Popular sovereignty or the sovereignty of the people is the principle that the authority of the government is created and sustained by the consent of its people, who are the source of all political power. It is closely associated with republicanism and social contract philosophers such as Thomas Hobbes, John Locke and Jean-Jacques Rousseau. Popular sovereignty expresses a concept and does not necessarily reflect or describe a political reality. It is usually contrasted with the concept of parliamentary sovereignty, and with individual sovereignty. Benjamin Franklin expressed the concept when he wrote, "In free governments, the rulers are the servants and the people their superiors and sovereigns." The term "squatter sovereignty" is used by Jefferson Davis in his book A Short History of the Confederate States of America. This term referred to the influx of new citizens in order to manipulate the ultimate sovereign votes. At the 1860 Democratic National Convention, William L. Yancey used the phrase "squatter sovereignty" in a speech he gave. Popular sovereignty also can be described as the voice of the people.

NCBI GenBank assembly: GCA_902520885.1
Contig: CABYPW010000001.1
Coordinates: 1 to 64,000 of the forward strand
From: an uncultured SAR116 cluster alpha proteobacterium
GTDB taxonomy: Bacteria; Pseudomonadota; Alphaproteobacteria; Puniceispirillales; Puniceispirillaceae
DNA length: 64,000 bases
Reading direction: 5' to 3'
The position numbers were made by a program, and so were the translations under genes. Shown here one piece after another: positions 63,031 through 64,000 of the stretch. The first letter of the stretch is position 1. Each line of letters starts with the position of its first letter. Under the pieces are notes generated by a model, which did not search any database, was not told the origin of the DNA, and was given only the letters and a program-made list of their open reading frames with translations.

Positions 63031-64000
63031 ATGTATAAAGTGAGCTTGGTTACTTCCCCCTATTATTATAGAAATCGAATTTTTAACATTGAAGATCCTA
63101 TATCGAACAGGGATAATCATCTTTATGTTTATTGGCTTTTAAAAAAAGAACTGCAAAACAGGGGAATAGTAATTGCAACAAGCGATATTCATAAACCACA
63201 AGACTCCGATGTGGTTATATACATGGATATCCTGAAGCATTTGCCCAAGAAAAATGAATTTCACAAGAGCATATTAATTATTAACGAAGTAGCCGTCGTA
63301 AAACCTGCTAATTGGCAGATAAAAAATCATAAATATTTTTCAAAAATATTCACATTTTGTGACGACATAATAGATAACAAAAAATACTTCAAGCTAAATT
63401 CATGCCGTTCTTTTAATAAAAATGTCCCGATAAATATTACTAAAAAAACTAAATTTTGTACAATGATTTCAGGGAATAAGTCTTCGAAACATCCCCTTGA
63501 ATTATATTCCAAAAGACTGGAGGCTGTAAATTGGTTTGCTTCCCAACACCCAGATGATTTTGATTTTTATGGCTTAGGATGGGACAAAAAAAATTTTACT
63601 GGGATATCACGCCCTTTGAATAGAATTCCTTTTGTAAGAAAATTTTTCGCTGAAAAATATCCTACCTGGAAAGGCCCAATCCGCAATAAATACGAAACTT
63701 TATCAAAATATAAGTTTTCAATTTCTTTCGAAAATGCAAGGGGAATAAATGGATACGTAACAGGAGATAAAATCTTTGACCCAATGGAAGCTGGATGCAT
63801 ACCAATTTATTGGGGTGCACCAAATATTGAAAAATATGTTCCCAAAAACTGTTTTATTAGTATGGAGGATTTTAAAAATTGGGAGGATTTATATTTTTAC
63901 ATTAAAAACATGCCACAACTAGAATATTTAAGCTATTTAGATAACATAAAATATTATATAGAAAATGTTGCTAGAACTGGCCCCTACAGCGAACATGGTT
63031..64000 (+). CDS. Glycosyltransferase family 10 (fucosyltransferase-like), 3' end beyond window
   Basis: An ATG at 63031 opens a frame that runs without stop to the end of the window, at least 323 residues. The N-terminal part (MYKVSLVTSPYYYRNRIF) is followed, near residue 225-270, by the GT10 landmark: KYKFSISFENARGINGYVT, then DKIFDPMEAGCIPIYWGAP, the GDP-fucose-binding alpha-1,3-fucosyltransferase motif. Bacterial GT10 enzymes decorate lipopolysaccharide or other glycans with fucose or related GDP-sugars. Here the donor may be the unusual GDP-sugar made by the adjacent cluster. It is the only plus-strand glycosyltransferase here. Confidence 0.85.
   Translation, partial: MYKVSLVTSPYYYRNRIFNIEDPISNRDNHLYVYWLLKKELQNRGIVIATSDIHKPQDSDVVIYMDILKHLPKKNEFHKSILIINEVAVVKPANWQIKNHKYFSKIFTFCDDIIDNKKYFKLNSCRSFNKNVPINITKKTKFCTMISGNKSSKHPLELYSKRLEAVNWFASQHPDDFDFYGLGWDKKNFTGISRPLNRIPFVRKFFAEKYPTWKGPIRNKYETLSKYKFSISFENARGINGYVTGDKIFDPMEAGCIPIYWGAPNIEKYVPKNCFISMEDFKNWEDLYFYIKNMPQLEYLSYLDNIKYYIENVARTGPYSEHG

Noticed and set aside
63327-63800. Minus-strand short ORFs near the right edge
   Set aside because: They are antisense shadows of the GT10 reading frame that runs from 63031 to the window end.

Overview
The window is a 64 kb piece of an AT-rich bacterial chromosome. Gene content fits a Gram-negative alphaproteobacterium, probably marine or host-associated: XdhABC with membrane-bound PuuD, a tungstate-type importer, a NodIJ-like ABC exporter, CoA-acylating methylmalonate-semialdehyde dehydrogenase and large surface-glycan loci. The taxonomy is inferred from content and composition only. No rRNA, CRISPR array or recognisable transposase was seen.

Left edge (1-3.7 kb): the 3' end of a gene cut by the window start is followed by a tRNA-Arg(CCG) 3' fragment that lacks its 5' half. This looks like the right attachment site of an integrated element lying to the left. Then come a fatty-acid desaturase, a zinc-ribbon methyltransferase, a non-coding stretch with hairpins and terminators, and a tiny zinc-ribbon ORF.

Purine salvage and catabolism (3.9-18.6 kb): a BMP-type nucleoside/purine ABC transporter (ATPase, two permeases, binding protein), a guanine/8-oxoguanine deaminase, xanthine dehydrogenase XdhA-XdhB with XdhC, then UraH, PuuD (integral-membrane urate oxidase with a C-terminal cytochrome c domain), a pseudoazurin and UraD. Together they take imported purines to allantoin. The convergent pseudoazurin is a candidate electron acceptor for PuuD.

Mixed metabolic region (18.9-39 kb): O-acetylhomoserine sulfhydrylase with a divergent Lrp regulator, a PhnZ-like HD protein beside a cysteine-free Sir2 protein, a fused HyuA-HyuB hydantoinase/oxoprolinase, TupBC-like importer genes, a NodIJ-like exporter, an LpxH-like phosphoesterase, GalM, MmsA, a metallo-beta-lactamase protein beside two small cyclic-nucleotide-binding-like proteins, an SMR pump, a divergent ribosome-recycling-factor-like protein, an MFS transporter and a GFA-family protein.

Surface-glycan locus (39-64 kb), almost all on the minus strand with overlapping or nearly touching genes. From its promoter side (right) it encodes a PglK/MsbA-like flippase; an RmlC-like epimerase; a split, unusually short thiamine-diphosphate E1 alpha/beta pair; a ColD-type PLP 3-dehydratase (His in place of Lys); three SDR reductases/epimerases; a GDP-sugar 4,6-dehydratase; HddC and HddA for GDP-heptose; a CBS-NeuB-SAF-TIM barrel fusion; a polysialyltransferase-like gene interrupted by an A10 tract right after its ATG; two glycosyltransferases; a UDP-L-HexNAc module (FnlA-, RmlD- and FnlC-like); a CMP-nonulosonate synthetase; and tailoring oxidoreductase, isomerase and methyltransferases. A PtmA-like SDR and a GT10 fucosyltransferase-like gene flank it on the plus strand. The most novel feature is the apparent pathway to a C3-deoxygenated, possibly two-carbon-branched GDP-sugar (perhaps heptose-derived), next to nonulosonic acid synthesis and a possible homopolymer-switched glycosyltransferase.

The numerical value of popular sovereignty in Chaldean Numerology is: 5
The numerical value of popular sovereignty in Pythagorean Numerology is: 6
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"popular sovereignty." Definitions.net. STANDS4 LLC, 2018. Web. 20 Feb. 2018. <https://www.definitions.net/definition/popular sovereignty>.